New release: Matilde Meireles’s “Vanishing Points”

Sound is everywhere. It exists on so many scales at times it is difficult to grasp. Its energies intertwine with the wider systems of a city, bleeding beyond borders and passing through our perceived boundaries. Many of these intersecting energies are imperceptible to humans. Even spaces we consider quiet are, in fact, extremely busy, full of action and energy. To produce Vanishing Points, I documented how some of these urban flows intersect with my own everyday movements, and how I also contribute to them by recording the quiet space of my home as I cook and work; the quiet path surrounded by trees on the old railway line where I often run; the busy trains as I commute across the southwest of England; the crowded London tube lines; and the flow of people and traffic in the dense urban environments of Brixton and Bristol. As I traverse these spaces through stereo and electromagnetic field recordings, it becomes clear how everyday scenarios brim with life and activity, more than we might dare to imagine.

I recorded these urban movements using various types of field recordings such as an electromagnetic sensor, my smartphone, as well as stereo microphones connected to a small Zoom F3 field recorder. This semi-documental sonic drift and exploratory journey collates these various types of unprocessed field recordings and set them alongside heavily transformed recordings of electromagnetic pulses that underwent various iterations of sound processing until they became an evolving drone present throughout the composition. 

These flows are a consequence of, and crucial part of, what it means to participate in contemporary societies, however, they are believed to negatively impact humans and other animals. This intense sonic abundance may well suggest a tragic future for urban environments, but perhaps instead we can consider what we can learn from these movements and contribute to alternative futures.

Vanishing Points is part of my larger artistic research on interconnectivity and extended critical listening methodologies for listening with, through and for, which includes various live performance iterations of the album Sunnyside released by Crónica in 2020; Multiple Perceptions of the Everyday Unfolded: The Case Study of Sunnyside, an academic journal article published on the Journal of Sonic Studies in January 2022; Echoes, a wandering concert for the European night of museums at Cité de l’Architecture et du Patrimoine in Paris, a collaboration between SONCITIES and Eric de Visscher; critical listening workshops led by the SONCITIES research team; and this album, which combines traces of my movements in various urban spaces and their dialogue with the electromagnetic pulses around me.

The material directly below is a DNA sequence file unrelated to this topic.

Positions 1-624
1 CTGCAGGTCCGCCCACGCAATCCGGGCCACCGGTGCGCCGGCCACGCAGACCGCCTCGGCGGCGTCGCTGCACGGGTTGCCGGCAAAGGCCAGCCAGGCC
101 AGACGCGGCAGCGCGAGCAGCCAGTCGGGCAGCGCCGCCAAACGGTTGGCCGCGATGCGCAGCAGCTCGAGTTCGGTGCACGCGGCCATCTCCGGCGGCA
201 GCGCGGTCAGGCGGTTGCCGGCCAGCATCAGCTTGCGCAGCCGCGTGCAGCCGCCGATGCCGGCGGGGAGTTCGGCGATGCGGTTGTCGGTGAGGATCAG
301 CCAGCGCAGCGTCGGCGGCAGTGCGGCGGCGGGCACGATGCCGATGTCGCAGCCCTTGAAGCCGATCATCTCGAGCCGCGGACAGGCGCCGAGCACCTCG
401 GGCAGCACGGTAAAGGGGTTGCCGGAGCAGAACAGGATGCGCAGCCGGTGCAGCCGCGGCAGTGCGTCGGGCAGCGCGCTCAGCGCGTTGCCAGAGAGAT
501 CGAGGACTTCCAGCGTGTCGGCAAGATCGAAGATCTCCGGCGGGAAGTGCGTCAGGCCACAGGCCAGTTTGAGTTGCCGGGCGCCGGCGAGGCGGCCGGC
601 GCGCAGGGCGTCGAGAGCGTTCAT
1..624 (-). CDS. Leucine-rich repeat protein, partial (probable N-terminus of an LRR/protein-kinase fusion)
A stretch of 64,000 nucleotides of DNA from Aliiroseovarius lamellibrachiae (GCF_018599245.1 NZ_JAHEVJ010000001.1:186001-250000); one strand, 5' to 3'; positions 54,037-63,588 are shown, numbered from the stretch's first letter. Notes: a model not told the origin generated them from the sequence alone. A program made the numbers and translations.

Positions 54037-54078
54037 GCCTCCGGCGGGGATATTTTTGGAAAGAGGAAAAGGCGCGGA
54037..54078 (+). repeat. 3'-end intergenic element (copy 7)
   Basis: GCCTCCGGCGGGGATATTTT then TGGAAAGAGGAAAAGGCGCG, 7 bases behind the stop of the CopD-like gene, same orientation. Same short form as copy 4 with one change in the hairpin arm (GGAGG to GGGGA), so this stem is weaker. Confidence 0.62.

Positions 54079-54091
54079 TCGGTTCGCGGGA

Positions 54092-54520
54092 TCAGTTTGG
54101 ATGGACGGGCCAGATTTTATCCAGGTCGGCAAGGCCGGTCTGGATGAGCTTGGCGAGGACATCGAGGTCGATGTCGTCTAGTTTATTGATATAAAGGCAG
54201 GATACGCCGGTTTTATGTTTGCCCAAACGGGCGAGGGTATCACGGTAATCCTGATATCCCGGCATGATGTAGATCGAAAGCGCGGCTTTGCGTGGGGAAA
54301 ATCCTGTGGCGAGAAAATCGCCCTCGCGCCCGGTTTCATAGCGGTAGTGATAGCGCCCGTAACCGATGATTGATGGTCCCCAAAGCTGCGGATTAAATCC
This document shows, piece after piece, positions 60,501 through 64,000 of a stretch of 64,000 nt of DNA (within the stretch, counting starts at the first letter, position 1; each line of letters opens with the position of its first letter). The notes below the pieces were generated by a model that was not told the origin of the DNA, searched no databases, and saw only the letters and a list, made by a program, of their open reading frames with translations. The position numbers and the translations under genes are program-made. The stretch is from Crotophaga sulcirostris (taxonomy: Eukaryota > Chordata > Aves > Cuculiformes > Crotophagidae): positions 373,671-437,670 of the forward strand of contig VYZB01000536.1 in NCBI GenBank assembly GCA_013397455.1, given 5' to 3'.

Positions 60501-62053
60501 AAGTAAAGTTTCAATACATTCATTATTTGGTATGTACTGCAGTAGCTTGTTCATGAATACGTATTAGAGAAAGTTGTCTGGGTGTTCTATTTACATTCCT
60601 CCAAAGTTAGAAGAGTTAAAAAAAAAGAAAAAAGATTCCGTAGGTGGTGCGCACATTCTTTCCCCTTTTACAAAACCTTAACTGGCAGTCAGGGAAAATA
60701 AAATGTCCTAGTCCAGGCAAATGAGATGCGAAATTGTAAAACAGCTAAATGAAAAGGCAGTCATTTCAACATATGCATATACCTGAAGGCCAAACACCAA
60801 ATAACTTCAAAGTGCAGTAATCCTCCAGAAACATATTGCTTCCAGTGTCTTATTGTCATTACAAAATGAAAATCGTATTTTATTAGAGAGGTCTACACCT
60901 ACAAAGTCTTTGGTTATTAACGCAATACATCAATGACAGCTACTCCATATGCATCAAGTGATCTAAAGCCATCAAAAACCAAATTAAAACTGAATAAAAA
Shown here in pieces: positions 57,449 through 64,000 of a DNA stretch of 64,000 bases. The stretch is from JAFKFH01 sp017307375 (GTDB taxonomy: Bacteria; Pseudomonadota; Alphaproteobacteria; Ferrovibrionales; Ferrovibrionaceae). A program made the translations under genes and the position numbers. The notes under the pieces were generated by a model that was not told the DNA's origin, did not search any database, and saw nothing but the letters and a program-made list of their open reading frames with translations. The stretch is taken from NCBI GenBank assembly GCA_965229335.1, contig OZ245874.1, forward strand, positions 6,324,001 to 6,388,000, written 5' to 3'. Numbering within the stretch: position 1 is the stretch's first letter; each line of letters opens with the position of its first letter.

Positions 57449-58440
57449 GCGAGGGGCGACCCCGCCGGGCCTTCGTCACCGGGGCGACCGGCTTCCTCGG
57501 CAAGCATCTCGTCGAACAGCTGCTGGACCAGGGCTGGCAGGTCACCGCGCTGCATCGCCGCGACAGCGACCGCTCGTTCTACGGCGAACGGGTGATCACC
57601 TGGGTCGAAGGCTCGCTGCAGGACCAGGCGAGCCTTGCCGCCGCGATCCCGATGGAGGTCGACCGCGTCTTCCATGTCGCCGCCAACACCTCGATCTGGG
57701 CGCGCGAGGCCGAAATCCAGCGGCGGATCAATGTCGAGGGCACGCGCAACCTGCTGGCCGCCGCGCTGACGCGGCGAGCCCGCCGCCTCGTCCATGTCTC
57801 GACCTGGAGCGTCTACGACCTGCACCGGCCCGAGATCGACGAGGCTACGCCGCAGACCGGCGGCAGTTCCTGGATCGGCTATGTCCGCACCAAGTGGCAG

Matilde Meireles is a sound artist and researcher who makes use of field recordings to compose site-oriented projects. Her work has a multi-sensorial and multi-perspective critical approach to site, where Matilde investigates the potential of listening across spectrums as ways to encounter and articulate a plural experience of the world — human and otherwise. These range from the inner architectures of reeds and complex water ecologies, to the local neighbourhood, resonances in everyday objects, and the architecture of radio signals. She often highlights collaboration and participation as catalysts for a shared understanding of place, developing project-based or long-term collaborations. Her work is presented regularly in the form of concerts, installations, releases, and community-based projects. Matilde is currently a Postdoctoral Research Fellow at Oxford University in the project Sonorous Cities: Towards a Sonic Urbanism.

This project has received funding from the European Research Council (ERC) under the European Union’s Horizon 2020 research and innovation programme as part of the project Sonorous Cities: Towards a Sonic Urbanism (grant agreement No 865032)